Most brands should have a focus as to what they win on, whether that is winning based on product, concept, experience or price. You have to pick an area of focus, rather than trying to be everything. Using our Core Strength Model, we use this as a brainstorming tool to play a little game. We give out 4 blue chips, and force you to pick one strength as your core strength, two at the mid-level that will help support your core strength and the fourth chip forced at low to go of it as a potential. This leaves four types of brands: product, concept, experience or price.
- With Product Brands, your main strategy should focus on being better. You have to invest in Innovation to stays ahead of competitors, remaining the superior choice in the category. Here, it works to focus on rational advertising that makes sure you re-force with consumers that you are the best. However, in a crowded market, it has become increasingly difficult to win on product alone—as many brands are operating in a parity situation. The product brands doing well include Samsung with the best TVs and phones, Five Guys with the best burger and Ruth’s Chris Steakhouse who has a unique cooking technique that products the best steak. These brands talk mainly about the great product. In fact, looking at the Five Guys brand, they have almost completely let go of experience or pricing. The restaurants are almost run down, and the price of a 5 Guys burger is about twice the going rate. For years, Proctor & Gamble pushed this strategy at every opportunity across Tide, Ivory, Pampers and Always. But technology gaps have closed they have been forced to switch some of their brands to focusing more on being different and less on being better. The problem for product type brands is they struggle to be emotionally engaging and while consumers might love the product, they do not necessarily love the brand. While you can run an amazing business this way, if a competitor catches up to you on product or if you wish to move your loyal base into other products, it is not as easy as being a concept or experience brand.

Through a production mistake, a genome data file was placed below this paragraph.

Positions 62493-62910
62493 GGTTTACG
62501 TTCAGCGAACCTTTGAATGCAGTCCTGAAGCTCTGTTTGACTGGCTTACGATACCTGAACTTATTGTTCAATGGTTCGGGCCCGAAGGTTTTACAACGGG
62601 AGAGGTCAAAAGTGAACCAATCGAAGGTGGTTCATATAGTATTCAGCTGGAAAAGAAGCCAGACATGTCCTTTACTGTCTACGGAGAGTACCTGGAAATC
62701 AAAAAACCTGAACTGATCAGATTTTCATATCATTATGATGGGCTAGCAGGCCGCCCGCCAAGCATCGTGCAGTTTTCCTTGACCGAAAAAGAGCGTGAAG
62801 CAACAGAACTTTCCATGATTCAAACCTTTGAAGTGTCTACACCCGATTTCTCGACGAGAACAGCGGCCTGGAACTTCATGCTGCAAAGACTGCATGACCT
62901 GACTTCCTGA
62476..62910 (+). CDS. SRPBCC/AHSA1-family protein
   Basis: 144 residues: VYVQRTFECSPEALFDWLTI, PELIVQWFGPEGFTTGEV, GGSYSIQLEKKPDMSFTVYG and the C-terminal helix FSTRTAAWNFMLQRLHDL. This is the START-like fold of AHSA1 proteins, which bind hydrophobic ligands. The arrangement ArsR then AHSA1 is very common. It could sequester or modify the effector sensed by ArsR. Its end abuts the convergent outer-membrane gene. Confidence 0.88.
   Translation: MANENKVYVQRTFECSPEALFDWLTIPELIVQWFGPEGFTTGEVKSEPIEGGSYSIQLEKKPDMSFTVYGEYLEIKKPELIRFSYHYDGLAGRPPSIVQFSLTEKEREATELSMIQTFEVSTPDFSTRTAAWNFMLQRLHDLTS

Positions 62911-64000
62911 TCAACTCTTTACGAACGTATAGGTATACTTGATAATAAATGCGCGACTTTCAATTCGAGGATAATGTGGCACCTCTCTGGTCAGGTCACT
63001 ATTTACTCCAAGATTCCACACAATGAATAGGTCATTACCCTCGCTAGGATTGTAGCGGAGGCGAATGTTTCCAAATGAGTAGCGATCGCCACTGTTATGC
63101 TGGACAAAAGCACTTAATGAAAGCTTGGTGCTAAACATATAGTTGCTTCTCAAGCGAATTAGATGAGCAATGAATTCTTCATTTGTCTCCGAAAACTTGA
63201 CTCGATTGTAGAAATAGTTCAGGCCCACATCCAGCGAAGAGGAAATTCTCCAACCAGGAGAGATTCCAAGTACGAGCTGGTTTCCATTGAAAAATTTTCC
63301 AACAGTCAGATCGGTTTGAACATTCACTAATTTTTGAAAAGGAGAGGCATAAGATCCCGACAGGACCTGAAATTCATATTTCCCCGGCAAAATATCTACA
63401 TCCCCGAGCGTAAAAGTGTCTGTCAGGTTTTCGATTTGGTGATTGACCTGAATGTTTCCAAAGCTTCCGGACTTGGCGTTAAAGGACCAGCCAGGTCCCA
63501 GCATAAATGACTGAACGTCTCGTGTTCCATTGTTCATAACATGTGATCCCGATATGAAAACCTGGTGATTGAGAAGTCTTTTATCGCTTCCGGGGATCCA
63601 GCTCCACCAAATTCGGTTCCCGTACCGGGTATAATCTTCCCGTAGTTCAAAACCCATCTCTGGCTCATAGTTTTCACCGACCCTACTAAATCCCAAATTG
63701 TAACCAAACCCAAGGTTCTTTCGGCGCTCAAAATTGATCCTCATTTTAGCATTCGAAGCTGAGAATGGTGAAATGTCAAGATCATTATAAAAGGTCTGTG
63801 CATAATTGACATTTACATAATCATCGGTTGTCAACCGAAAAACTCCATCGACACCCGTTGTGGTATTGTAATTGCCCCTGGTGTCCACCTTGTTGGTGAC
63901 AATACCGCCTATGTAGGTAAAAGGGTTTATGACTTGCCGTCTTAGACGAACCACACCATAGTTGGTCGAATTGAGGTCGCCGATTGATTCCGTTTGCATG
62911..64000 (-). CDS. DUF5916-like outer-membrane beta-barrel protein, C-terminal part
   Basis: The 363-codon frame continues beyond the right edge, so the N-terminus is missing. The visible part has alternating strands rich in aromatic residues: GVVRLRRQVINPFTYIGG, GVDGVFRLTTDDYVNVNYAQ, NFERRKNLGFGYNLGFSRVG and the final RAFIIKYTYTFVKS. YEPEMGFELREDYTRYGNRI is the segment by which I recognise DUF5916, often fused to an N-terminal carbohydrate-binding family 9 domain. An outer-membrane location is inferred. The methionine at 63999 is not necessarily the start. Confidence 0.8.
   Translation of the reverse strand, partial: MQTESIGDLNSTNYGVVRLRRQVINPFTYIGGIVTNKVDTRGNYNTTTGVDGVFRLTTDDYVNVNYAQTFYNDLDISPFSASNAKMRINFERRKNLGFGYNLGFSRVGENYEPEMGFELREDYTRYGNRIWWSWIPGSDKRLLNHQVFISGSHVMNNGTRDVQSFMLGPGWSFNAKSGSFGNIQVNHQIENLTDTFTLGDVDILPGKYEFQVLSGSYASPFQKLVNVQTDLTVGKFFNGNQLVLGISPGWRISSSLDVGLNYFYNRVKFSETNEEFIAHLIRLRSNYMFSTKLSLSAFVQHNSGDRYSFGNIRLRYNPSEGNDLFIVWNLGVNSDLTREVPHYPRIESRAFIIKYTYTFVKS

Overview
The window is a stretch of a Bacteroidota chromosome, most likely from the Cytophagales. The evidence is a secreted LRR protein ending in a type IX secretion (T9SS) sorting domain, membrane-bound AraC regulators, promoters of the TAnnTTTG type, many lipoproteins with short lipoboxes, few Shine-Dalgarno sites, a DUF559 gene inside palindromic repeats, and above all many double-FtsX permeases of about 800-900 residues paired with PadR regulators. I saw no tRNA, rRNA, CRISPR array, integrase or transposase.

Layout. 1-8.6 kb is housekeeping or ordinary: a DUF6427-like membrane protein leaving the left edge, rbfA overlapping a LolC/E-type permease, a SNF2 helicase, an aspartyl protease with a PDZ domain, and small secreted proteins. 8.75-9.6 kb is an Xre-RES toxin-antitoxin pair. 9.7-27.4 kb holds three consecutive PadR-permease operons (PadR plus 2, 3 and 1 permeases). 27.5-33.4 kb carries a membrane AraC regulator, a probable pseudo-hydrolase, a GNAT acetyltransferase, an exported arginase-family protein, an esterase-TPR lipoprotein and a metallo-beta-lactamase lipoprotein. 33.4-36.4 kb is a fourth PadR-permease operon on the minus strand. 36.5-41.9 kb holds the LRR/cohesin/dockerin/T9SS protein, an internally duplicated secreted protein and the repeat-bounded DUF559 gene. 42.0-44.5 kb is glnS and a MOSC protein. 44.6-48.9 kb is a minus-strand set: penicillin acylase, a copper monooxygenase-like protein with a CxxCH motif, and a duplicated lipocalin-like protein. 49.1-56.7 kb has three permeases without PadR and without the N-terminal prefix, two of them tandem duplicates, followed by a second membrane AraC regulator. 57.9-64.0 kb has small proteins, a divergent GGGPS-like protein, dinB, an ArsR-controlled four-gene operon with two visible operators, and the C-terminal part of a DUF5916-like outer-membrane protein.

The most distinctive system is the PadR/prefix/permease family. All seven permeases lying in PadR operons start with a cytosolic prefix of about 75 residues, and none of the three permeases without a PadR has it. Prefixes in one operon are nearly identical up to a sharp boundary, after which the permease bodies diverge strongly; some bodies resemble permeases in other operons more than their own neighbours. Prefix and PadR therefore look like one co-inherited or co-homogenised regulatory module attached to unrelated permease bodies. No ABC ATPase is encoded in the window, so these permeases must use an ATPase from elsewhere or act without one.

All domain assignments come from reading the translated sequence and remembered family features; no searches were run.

- With Concept Brands, your strategy should focus on being different. To tell that story, you need to invest in emotional brand communication. You want to connect consumers on a deep emotional level with the concept. Brands in this space include Apple who builds around the concept of simplicity, Virgin stands out in new categories by challenging the status quo and generally accepted ways of doing things and W Hotels combine the nightlife feel, so you never have to leave the Hotel. With these brands, they still need to make sure that the product delivers at a level expected within the concept. If it fails to deliver, there may be a sense of hollowness to the concept that brings the brand down. Instead of calling these loved brands, I call these brand lust, where our initial feelings are the same as love, only to be disappointed by the product experience.